When you were a high school kid, you had to have wheels, but even if you didn't, you always knew someone who did and became their best pal whether you liked them or not. The four O'Conell boys had it made. Jim was the oldest and therefore held the ticket to the universe-a white '65 four-door Chevelle with a red vinyl gut. They shared it for nearly a decade ('70 through '78). It carried them to school as well as every game, dance, and party. They never forgot the camaraderie. Or the car.
By modern standards, that saloon had nothing going for it, except that it ran and took them wherever they wanted to go. It was a spartan sled, no air, no power anything, bench seats, and three-on-the-tree-but the boys did find cultural enrichment by hanging an eight-track tape player under the dashboard and sinking big speakers in the doors.
Two years ago, Jim began his search for lost youth. A year later, he found that fuzzy photograph in his mind and bought it sight unseen, save for the images online. "I didn't want the vehicle because it would be rare but because it was the same make and model that I'd shared with my brothers. I was pleasantly surprised at how great the body was. It was blue with a blue interior. I thought I'd give it a coat of white, make it drivable, and tool it around on Sunday afternoons." But Brian Dean at Ultimate Customs (ultimateva.com) in Dulles, Virginia, took one look and planned radical moves.
"He quickly convinced me to give it modern technology that would keep me interested once the nostalgia wore off. Wow, was he right! Corvette engine, automatic transmission, power everything, leather, big brakes and suspension, 18s, state-of-the-art sound system, and a lot more detailed stuff. Everything on the outside says 1965 but the vehicle is present day," says Jim.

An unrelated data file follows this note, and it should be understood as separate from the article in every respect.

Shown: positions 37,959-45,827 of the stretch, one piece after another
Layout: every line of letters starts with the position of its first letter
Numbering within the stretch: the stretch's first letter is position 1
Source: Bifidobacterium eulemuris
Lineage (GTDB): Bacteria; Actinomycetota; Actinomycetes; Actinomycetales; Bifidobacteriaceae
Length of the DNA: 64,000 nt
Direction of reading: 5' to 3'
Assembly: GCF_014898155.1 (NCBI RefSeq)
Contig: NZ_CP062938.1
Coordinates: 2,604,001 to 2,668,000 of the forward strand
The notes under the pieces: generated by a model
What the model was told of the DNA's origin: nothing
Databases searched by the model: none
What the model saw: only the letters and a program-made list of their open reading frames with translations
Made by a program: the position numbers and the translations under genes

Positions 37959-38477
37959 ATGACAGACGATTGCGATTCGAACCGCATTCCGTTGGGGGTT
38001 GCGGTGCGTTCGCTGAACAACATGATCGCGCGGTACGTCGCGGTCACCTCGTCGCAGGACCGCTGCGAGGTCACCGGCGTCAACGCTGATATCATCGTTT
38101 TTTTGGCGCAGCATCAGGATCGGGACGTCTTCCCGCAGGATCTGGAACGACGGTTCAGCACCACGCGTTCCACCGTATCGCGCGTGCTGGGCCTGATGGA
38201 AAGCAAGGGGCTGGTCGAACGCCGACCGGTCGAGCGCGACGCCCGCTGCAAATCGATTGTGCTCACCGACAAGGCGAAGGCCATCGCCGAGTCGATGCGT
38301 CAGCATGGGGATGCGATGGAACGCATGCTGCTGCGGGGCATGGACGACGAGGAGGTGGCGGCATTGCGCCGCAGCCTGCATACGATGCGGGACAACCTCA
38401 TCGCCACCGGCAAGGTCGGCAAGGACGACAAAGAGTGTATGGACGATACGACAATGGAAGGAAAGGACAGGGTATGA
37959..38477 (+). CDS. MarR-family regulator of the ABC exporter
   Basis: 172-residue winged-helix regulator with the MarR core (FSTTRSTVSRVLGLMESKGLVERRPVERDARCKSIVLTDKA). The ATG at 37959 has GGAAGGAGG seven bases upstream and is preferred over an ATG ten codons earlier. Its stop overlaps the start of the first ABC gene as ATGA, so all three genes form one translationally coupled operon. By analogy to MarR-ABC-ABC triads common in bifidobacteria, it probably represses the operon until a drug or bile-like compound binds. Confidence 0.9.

Though the White Bomb is show-car neat and lavishly appointed, it was built strictly as a driver, with low maintenance and reliability as its priorities.
Builder Brian attests, "The exterior was to have an old-school appearance with a touch of modern muscle, and we wanted the engine compartment to retain the uncluttered look of the '60s."
For the interior, Brian retained the column-shift steering post, factory gauges, factory radio, and so forth, but also has it vibe a comfortable, more luxurious feel. One look says he engineered success. We're not fond of a red gut, but the way this one's been done casts some doubt about that now. As for that cultural enrichment thing, the powerful audio/information center is off the hook. Brian says the sound quality is amazing because of the high-end components and the flawless and quite hidden installation. The leather-lined trunk is cool touch. It looks great but is still rugged enough to swallow four sets of golf clubs.
How'd the boys like it? "When I got the car back, I had my brothers over for a showing. They all thought they were seeing a ghost," Jim chortles, "Except that the original 'Velle never looked like this. Seeing the car brought so many memories for all of us. We reminisced late into the night over more than a few Heinekens. Although, if we really wanted to relive our youth, we would have found some cold cans of Schlitz."
Given the new curb weight (about 3,100 pounds) and its new mission, the engine didn't need to be a hellion, but it had to be down for reliability as well as feel sprightly under Jim's right foot. The motor's a 350hp 5.7L out of a '00 Corvette and is untouched, save for a Camaro throttle-body conversion, a Camaro oil pan (and pick-up) that clears the crossmember, and Hummer H2 exhaust manifolds and heat shields. Brian strung a 2.5-inch ceramic-coated exhaust system from the manifolds to the Corvette cats, the custom H-pipe, and back to the Magnaflow mufflers. A custom-built isolation box and K&N filter nestled inside the passenger-side fender sprouts a 311/42-inch intake tube that becomes one of the engine's focal points. The fuel system gathers a Walbro 255- lb/hr in-tank pump and a Corvette inline fuel filter and regulator assembly that fill custom-bent stainless steel lines complemented by AN fittings.